Sunday, November 30, 2008

"Old 97 Saves the Day"

The original illustrations created by artist Gretchen Hatfield for the new Children's book: Old 97 Saves the Day are on display at the Oliver O. Jensen Gallery at the River Valley Junction display building adjacent to the Essex Depot. The gallery will be open during operating hours on days when Holiday Trains are running (see schedule).

In the book, two children on Christmas vacation discover an abandoned railroad complete with roundhouse, a steam locomotive (Old 97) and a mysterious old man who asks for their help getting the locomotive running. Along the way the children learn about railroads and how a steam locomotive works and help repair Old 97 before going on a magical trip to the North Pole and back.

The book is soft bound, measures 7" X 9" and has 27 pages, each with a full color illustration as well as color covers.

Individual copies of the book are available at our Gift Shop at the depot priced at $12.00. Single copies are also are also available by phone or Internet for $12.00 plus $2.00 shipping.

Bulk orders (5 or more copies) can be obtained by mail from the publisher: Steam Locomotive Services, 23 Blake St. Ivoryton, CT 06442-1130 for $8.00 each, shipping charges added to invoice.



After several days work dismantling the locomotive to lighten it's weight and lower it's height, No. 3025 was lifted off it's wheels and loaded onto a trailer truck on November 25, 2008.

Wayne Hebert and Kjell Benner made two trips to remove the brake rigging, valve gear and rods as well as remove all the fasteners on the spring rigging, etc. prior to returning on November 23rd with Bill Wolf and Dave Conrad for the final preparations. On the 25th, as cranes from Smith Hauling were positioned, the driver pedestal binders were removed. The locomotive was slung front and back. Once a test lift of a couple of inches had been made, the locomotive was lifted about 6 inches and the trailing truck was rolled back to free the tongue. Finally the locomotive was lifted up about 5 feet to clear the driving wheels. It was then swung to the side and set on blocking so the binders could be safely re-installed. The lead and trailing trucks were disassembled sufficiently to remove the wheels. All the wheels were loaded for shipment to a wheel shop for turning.

Once the loading area had been clear of snow (again) by former Knox & Kane employees John Hafer and Chris Slater (who also helped with the dismantling), a heavy hauling "beam" trailer from Barber Trucking was backed into position. The locomotive (sans wheels) was again lifted, swung and lowered onto the trailer. After a bit of repositioning, it was chained down and the cranes were disconnected. The next day it was moved to Barber's yard for final weighing, possibly another repositioning and final measuring for clearances. It is hoped that it will be delivered to Essex before the end of the year.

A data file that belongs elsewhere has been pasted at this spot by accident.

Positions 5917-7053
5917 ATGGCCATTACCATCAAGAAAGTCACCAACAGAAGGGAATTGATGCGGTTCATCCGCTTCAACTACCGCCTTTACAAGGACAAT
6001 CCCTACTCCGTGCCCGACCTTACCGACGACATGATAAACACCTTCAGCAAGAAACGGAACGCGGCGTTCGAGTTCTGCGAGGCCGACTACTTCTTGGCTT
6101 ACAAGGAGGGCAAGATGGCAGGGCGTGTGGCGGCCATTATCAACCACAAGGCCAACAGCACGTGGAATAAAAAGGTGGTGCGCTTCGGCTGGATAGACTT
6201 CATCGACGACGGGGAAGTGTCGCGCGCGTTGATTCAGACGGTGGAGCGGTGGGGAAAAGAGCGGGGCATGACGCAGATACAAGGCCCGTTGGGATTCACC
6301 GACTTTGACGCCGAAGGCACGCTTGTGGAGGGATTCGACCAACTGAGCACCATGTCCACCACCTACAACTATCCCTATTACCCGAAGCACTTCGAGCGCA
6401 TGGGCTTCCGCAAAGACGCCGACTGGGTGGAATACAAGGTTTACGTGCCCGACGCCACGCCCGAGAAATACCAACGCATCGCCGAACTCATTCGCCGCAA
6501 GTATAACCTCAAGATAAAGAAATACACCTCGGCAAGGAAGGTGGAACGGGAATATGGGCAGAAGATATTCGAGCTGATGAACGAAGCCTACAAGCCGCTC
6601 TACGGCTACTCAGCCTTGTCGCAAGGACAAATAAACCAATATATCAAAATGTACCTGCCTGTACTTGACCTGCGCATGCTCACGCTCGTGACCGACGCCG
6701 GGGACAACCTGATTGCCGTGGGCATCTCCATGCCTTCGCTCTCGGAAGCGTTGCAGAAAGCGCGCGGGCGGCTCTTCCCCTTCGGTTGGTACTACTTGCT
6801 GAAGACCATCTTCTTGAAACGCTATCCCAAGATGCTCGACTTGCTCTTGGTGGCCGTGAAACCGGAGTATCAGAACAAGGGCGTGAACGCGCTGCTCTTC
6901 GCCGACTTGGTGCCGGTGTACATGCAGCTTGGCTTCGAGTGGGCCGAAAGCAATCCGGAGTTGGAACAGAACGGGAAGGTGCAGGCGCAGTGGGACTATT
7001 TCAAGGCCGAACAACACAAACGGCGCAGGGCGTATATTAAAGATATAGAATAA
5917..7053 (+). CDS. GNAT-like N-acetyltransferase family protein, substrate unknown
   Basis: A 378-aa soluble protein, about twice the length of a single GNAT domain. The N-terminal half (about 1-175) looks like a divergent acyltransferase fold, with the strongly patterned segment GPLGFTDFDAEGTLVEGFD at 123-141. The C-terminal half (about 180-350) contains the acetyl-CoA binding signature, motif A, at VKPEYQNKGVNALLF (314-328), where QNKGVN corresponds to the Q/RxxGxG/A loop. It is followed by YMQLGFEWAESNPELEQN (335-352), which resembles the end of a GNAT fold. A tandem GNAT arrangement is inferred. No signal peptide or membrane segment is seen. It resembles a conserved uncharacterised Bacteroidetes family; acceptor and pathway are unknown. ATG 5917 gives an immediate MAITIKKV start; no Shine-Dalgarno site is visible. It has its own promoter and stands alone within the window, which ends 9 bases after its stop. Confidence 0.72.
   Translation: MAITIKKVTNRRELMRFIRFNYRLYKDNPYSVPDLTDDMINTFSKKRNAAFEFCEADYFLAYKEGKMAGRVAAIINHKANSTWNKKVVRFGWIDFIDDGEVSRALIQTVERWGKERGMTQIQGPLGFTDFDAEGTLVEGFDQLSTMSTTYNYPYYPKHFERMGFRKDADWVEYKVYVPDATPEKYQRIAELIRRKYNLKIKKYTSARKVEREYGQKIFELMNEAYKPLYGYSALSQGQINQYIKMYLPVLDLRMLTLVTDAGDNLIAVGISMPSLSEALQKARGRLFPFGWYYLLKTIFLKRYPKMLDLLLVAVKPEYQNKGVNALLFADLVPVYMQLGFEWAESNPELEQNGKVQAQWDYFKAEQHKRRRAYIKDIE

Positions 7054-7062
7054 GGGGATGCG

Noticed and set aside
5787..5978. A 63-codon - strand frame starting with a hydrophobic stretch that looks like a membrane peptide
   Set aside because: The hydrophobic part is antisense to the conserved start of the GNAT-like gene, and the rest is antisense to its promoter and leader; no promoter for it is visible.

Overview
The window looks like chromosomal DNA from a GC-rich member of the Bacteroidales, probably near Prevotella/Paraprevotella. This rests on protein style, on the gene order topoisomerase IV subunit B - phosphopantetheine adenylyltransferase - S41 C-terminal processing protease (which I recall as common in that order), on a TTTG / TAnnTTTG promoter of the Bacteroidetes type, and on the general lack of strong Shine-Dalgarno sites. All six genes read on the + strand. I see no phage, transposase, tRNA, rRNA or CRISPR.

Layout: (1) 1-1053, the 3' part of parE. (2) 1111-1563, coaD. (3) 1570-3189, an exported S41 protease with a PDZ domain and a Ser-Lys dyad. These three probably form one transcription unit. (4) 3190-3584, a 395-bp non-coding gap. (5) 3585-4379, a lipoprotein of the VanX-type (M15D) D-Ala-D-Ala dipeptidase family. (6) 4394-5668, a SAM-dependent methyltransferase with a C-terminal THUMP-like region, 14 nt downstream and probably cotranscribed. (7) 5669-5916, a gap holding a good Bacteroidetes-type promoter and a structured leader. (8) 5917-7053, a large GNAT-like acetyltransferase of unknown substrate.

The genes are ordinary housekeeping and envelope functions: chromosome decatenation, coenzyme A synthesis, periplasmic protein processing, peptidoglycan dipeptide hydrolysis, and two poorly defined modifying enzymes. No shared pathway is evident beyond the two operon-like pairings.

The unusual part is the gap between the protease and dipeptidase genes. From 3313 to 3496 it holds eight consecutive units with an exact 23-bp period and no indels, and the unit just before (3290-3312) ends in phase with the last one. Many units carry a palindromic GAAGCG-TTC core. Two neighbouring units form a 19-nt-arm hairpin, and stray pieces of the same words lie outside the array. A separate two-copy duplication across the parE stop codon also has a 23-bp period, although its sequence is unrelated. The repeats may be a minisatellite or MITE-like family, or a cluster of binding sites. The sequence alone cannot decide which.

Special thanks are due to all of the fine people who helped us and were so nice to us while we were in the Kane area including: John Hafer and Chris Slater formerly of the Knox & Kane Railroad, Steve and the crew from Smith Hauling, Tom and John from Barber Trucking, Sterling Watts (who let us use his frontend loader AND installed a furnace in his store room so we could warm up now and then), Bob from Peete M&A Services (who moved, hauled and loaded tons of spare parts for us), Margi and Warren from the Kaneview Motel (who sheltered us), all of the waitresses at Texas Hot Lunch (who kept us fed) and the staff at SUBWAY (who even Wayne couldn't get a laugh out of), (but he kept trying).


Tuesday, November 4, 2008

NYNH&H No. 3025?

The New York, New Haven & Hartford Railroad never had a steam locomotive No. 3025. Their class J-1 Mikado 2-8-2s were numbered from 3000 to 3024 and none survive, in fact, no New Haven steam locomotive escaped the scrappers torch. But what if the New Haven had purchased one more steam locomotive and what if it had been saved? It might look like this concept drawing courtesy of former New Haven Railroad Historical Society President Alvin Lawrence.
The basis for the above is, of course, the Valley Railroad's "new" locomotive, recently purchased at an auction in Pennsylvania. While planning the rebuilding of the "new" locomotive, a number of employees and volunteers suggested that since we must build a new cab anyway, why not build a typical "US" style cab and while we're at it, make it look like a New Haven cab with the classic arched windows, and how about putting a New Haven "Sunbeam" headlight on it, and, and, and.
So, the plan is to modify the appearance of our "new" locomotive to resemble a New Haven class J-1 and incorporate as many "New Havenisms" as we can manage. Some of the J-1s even had "clear vision" tenders like ours (we'll modify the sides of ours to suit). When finished, No. 3025 will be a decent representation of New Haven steam power and right at home on a former New Haven branch line.